In Part One, the report discusses the multiple reasons why eTextbooks like Amazon's Kindle are a much better approach for our nation’s students. The reasons they are superior include the ability to update eBooks relatively cheaply and easily, environmental and health benefits (such as reducing loads on young backs and shoulders), and the enormous opportunity to make texts more exciting and interactive—like the other tools children use today and that compete for their attention.
In Part Two, this paper discusses the economics of this approach. Cost estimates in the education world are notoriously sketchy and often self-serving, but it seems clear that over time an investment in these tools would produce big savings.
Finally, in Part Three, this paper outlines how we could implement such a plan, and why there could be broad-based support for it.
Also of interest is an article in the September/October 2009 issue of Scholastic Administrator Magazine titled, "Will the Kindle Change Education?" The article does a really good job of weighing in on both the pros and cons of using the Kindle in the classroom.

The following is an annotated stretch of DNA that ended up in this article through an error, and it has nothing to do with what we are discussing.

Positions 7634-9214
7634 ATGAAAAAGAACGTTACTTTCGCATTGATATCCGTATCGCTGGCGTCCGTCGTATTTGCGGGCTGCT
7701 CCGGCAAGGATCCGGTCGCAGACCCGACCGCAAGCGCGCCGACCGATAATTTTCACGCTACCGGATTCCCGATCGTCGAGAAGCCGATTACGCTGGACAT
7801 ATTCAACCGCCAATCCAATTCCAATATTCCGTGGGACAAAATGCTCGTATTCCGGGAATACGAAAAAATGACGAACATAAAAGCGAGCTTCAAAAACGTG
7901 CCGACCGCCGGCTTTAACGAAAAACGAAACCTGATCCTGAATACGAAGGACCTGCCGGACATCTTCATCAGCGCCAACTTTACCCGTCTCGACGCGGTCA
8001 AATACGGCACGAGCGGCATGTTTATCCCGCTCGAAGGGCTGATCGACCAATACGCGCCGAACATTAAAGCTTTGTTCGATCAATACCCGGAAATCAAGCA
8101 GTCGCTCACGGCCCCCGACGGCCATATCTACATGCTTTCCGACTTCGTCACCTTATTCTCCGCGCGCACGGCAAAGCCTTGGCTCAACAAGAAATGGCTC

A lot of education folks have focused on using the mobile phone as the primary device to usher in the age of mlearning (mobile learning).
But perhaps we should be paying more attention to e-book devices like the Kindle, Sony Reader, Nook or the (rumoured) Apple tablet as the more viable mlearning option to delivering media rich and digital content to kids at school.
A lot the current research shows that when kids go to school they are disconnected from how they live outside the classroom. Either way, what's important is that we take a look at and try using any resource or tool--including e-books--that gets kids' more engaged and invested in their education.
Related: Amazon's Jeff Bezos Gives Away Kindles To His Alma Mater, Asks For Feedback